Mattel admits it was hit by a ransomware attack

The leading toy manufacturer is thought to have fallen victim to Trickbot malware

Toy manufacturer Mattel has admitted that it was hit by ransomware attack that temporarily impacted some of its business functions but did not lead to any data theft.

The Barbie manufacturer, which is also behind brands as Fisher-Price and Hot Wheels, disclosed that the ransomware attack had taken place on 28 July 2020.

In a quarterly report filed with the US Securities and Exchange Commission, Mattel revealed that the ransomware attack “caused data on a number of systems to be encrypted”.

“Promptly upon detection of the attack, Mattel began enacting its response protocols and taking a series of measures to stop the attack and restore impacted systems. Mattel believes it has contained the attack and, although some business functions were temporarily impacted, Mattel was able to restore its critical operations," the toy manufacturer stated in the legal document.

Mattel added that a forensic investigation of the attack found that “no exfiltration of any sensitive business data or retail customer, supplier, consumer, or employee data was identified” and that the incident had “no material impact to Mattel's operations or financial condition”.

Although the company didn’t provide any further details on the nature of the attack, a source told Bleeping Computer that the July incident could have been caused by Trickbot malware, which has since been disrupted by Microsoft.

The tech giant had pulled the plug on Trickbot by obtaining a court order to disable Trickbot’s servers’ IP address as well as collaborated with telecoms worldwide to initiate technical actions to further cripple the botnet. 

Trickbot had experienced a resurgence during the 2020 pandemic, taking advantage of the ongoing coronavirus crisis to trick users into downloading malware onto their devices.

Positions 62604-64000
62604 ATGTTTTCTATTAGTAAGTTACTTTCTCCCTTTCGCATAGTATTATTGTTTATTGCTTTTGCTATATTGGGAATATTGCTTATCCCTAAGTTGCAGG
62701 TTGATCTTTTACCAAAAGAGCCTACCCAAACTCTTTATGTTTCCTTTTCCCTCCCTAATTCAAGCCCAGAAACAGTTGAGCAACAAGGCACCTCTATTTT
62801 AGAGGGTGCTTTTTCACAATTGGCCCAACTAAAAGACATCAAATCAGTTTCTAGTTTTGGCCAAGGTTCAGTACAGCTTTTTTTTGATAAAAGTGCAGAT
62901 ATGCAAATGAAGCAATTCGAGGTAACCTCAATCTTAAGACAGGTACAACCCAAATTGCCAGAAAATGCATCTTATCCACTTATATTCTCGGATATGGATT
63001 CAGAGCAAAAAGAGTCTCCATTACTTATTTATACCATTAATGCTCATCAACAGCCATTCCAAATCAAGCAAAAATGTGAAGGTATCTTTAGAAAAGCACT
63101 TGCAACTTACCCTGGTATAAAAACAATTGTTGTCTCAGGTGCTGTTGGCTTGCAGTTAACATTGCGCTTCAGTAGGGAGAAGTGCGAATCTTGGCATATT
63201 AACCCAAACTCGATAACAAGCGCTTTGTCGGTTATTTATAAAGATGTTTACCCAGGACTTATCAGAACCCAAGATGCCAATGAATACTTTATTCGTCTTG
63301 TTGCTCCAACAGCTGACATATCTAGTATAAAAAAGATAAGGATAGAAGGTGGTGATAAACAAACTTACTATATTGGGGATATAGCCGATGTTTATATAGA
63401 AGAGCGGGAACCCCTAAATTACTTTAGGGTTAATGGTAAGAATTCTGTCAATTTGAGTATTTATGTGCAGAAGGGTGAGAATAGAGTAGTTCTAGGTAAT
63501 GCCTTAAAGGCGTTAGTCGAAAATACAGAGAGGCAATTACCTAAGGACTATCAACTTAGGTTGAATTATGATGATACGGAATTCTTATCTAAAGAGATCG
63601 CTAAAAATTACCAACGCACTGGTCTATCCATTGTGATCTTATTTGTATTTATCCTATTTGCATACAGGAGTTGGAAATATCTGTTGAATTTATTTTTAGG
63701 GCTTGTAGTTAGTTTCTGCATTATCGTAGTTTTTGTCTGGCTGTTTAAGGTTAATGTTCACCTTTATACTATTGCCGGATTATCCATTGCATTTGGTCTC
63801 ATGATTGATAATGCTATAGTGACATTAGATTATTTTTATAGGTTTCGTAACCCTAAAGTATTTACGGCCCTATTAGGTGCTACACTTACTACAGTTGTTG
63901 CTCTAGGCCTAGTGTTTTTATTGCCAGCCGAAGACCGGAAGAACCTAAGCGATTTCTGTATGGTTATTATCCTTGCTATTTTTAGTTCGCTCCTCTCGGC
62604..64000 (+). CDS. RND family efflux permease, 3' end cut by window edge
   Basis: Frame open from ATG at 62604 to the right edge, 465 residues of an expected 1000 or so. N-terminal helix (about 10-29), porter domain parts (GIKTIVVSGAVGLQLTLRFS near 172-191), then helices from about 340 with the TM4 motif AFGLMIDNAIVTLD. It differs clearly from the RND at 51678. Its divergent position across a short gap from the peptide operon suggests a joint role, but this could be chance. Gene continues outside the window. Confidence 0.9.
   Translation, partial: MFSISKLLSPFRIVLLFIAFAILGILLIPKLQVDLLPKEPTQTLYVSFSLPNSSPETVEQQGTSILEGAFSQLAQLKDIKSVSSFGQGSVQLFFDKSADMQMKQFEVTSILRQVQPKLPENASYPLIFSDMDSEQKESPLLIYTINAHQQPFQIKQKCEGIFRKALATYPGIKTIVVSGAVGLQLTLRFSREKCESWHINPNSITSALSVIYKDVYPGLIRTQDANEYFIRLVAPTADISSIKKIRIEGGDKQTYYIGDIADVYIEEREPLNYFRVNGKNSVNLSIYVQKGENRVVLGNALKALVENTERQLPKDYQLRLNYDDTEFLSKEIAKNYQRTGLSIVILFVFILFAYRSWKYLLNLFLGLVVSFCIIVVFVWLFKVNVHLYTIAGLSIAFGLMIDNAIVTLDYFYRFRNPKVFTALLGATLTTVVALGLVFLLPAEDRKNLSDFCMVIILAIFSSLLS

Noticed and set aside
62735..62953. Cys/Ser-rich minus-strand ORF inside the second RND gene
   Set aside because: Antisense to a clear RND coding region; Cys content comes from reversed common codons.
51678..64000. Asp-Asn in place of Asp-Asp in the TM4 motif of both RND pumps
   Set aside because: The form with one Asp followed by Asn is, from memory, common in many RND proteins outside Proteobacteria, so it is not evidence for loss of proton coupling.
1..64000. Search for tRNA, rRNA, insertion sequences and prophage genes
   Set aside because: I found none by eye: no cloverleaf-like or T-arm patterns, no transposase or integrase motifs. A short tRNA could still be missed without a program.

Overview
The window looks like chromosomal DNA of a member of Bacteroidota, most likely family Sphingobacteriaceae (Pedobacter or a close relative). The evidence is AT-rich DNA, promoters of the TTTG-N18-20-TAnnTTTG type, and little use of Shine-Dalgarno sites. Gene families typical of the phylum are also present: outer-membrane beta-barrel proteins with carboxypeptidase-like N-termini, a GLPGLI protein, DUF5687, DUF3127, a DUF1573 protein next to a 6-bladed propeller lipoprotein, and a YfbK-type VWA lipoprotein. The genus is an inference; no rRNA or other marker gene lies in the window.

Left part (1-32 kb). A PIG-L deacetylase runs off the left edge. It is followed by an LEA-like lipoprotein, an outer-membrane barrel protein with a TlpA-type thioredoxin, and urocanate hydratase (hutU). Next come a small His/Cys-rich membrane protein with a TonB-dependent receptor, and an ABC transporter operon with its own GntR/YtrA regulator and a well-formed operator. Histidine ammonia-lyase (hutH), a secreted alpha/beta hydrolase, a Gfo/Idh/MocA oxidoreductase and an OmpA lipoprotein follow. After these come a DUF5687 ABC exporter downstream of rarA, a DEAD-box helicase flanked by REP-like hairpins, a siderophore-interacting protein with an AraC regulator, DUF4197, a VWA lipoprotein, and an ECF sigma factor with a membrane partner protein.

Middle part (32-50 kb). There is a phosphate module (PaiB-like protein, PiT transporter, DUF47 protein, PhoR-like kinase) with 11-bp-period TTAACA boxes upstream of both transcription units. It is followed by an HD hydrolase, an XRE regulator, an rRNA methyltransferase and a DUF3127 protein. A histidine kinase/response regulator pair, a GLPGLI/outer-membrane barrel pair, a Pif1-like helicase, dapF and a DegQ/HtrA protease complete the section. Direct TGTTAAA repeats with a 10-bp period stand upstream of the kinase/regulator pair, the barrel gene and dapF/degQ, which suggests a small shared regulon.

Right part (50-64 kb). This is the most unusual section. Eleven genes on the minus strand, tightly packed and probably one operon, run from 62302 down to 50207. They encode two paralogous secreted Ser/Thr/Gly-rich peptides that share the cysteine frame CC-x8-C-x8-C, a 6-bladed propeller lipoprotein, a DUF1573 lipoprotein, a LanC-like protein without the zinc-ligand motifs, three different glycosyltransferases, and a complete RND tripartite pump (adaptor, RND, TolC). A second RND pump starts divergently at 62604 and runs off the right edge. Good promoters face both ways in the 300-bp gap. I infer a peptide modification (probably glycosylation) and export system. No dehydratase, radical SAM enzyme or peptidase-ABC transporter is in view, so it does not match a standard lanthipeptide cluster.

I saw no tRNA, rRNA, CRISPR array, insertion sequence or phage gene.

Related Resource

Cyber security automation for dummies

Tips for automating security responses and optimising your security ecosystem

Download now

In April, Microsoft 365 Security corporate VP Rob Lefferts described Trickbot as “trendy and pervasive”, while Microsoft Security Intelligence warned that hackers were posing as the “USA Volunteer Organization” and the “USA Humanitarian Group” while sending out hundreds of emails offering free COVID-19 medical advice and testing. Each email aimed to install the Trickbot malware using “unique macro-laced” document attachments.

Prior to this, the TrickBot trojan had been named the most dangerous threat to healthcare in 2019.

IT Pro has reached out to Mattel for comment but has not heard back from the toy manufacturer at the time of publication.

Featured Resources

Four cyber security essentials that your board of directors wants to know

The insights to help you deliver what they need

Download now

Data: A resource much too valuable to leave unprotected

Protect your data to protect your company

Download now

Improving cyber security for remote working

13 recommendations for security from any location

Download now

Why CEOS should care about the move to SAP S/4HANA

And how they can accelerate business value

Download now

Recommended

Best ransomware removal tools
Security

Best ransomware removal tools

17 Nov 2020
What are biometrics?
Security

What are biometrics?

27 Nov 2020
Black Friday's best antivirus deals
Security

Black Friday's best antivirus deals

27 Nov 2020
Veritas Access Appliance with IBM Spectrum® Protect
Server & storage

Veritas Access Appliance with IBM Spectrum® Protect

27 Nov 2020

Most Popular

46 million Animal Jam accounts leaked after comms software breach
Security

46 million Animal Jam accounts leaked after comms software breach

13 Nov 2020
macOS Big Sur is bricking some older MacBooks
operating systems

macOS Big Sur is bricking some older MacBooks

16 Nov 2020
Huawei Mate 40 Pro 5G review: A tragically brilliant Mate
Mobile Phones

Huawei Mate 40 Pro 5G review: A tragically brilliant Mate

26 Nov 2020